Eventually I came across Jewish literature. I was blown away.

To me, Judaism is genius and has produced geniuses.

From Einstein to Freud, Arendt to Woody Allen, Larry David to Seinfeld; the list is endless.

But what I have been encountering is startling. The “liberal” tradition of Judaism has been challenged, especially in the twentieth century, by this paranoid sense, spurned by WWII & the Holocaust. Ever since Israel was created, in the words of prominent Jewish scholar Avi Schleim, the Jews have experienced the greatest threats to their existence; an unprecedented instability. The irony – Israel was created as a form of refuge, but has essentially intensified conflict. Fanatical right-wing ideology has almost replaced the Jewish left. I think this is partly due to one major reality…liberalism and Israel are incompatible.

You see at one point a Kingdom of Israel was fathomable, at a time where all civilizations were dominated by kings, emperors, gods and pharaohs. But in today’s world, where principles of human rights, democracy and self-determination have become the bedrock of modern society, these Israeli-ideals seem out of place.

Not to mention, they are also inconsistent with the Jewish creed. What do I mean? Well, according to Jewish theology the three oaths commanded by God that the Jews remain loyal to their nation-states after the destruction of the second temple. God also forbade the recreation of Israel.

So while in ancient time the menace against God was polytheism; in the modern world, the are now two menaces against God (socially-liberal monotheism) which are: “disbelief” (polytheism, paganism, atheism, fanaticism) & “Zionism”. In fact, the two are inseparable. Zionism has replaced liberal Judaism, and has essentially made Jews feel like they do not belong to the religion without loyalty to the modern Israeli state. This has politicized Judaism, and been the premise for all military measures taken against the Arab people. Arab independence movements that followed the Ottoman collapse brought hopes of a new opportunity for prosperity in the Arab world. This would be interrupted by the colonial establishment of Israel in the heart of the Middle East.

This is an especially useful tactic, but now you’ve got the modern Israeli state echoing what it believes to be the voice of God; the God of the Israelites.

As a liberal monotheist, I am in favor of modernized political systems that respect all religions. In my home country, Syria, this tradition is known as “secularism”. The word has a different meaning here in the West, where it is perceived as the force against religion.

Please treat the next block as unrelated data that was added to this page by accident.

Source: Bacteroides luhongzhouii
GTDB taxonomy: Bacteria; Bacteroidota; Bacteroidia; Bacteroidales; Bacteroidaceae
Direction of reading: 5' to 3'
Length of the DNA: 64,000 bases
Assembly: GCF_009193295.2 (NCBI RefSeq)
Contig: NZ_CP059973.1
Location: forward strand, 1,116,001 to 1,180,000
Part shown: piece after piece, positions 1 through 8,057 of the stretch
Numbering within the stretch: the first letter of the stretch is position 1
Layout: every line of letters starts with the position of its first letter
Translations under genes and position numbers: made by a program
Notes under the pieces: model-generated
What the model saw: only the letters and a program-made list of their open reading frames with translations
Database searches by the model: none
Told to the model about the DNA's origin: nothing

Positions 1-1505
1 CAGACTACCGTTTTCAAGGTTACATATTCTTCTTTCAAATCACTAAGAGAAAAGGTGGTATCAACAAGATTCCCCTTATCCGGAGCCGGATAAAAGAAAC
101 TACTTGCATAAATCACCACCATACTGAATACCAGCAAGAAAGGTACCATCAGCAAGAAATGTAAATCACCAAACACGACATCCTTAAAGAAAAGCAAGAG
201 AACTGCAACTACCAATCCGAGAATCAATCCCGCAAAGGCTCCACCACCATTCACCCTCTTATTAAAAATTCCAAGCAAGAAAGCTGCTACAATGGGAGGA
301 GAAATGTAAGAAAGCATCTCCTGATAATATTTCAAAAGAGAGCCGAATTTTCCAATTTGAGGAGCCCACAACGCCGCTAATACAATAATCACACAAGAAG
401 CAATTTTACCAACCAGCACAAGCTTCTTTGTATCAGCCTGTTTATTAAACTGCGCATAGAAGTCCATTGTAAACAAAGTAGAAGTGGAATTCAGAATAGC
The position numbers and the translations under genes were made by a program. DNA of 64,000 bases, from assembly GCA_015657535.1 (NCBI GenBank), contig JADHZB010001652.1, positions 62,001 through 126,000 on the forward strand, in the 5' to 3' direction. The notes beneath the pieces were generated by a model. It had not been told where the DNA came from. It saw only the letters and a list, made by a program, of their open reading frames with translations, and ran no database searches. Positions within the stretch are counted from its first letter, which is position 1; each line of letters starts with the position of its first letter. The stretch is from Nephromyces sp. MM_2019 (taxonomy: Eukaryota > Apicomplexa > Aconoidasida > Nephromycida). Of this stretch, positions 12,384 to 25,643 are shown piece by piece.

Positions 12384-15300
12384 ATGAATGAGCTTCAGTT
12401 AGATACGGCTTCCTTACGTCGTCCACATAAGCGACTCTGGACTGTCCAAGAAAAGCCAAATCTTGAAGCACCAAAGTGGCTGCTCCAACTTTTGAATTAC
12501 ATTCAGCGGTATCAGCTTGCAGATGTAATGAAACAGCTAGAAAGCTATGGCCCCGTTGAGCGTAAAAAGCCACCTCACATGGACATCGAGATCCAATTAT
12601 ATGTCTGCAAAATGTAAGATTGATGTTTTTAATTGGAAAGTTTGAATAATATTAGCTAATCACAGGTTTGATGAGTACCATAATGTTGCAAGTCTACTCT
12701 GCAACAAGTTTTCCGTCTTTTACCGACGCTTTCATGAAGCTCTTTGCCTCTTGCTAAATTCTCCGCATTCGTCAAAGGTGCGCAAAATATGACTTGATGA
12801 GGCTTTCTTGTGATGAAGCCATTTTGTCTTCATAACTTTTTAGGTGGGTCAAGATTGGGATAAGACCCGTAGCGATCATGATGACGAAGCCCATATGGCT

I believe that ideologies like Zionism, Christian Evangelism, and Islamic Wahhabism, to be frank, are all similar in orientation. They all share the common thread of hate and violence, and all have transformed their positions of believing in God into being the voices of God on earth. This is dangerous and threatening, to the Middle East, as much as it is to the liberal traditions of the West. This is because the West, namely America, has entangled itself in this conflict between Zionism and Judaism, Israelis and Palestinians.

The important thing to keep note of is the difference between portrayals of reality, and what could be reality.

I hope that be expressing my sentiments here, that the Jewish people can begin to understand, and spread the message that Judaism and Israel are not mutually exclusive, and that the human rights of Palestinians must be spoken of before any mention of a religious state.

Social liberalism, economic prosperity and freedom of expression are not compatible with the principle of zionism. Let us stop exporting our ideologies abroad. The Middle East was safer for Jews before the establishment of Israel. All Middle Eastern tyrants were born after this event. The Middle East is a religious holy land. Exporting democracy to that region is ignorant of its culture. Furthermore, exporting zionism is ignorant of its religious diversity and of religious history, be it Jewish, Christian or Islamic.

We can however preserve American democracy and western liberalism by rejecting the fascist ideals of Christian Evangelism and Zionism which are so intertwined, and have dominated the conservative Republican Party.

Furthermore, we can begin to address our own problems here in America, such as Islamophobia, police brutality, racism and the vast disparity in income between rich-and-poor.

Terrorism Will Not Strike Fear in American Hearts | Bernie Sanders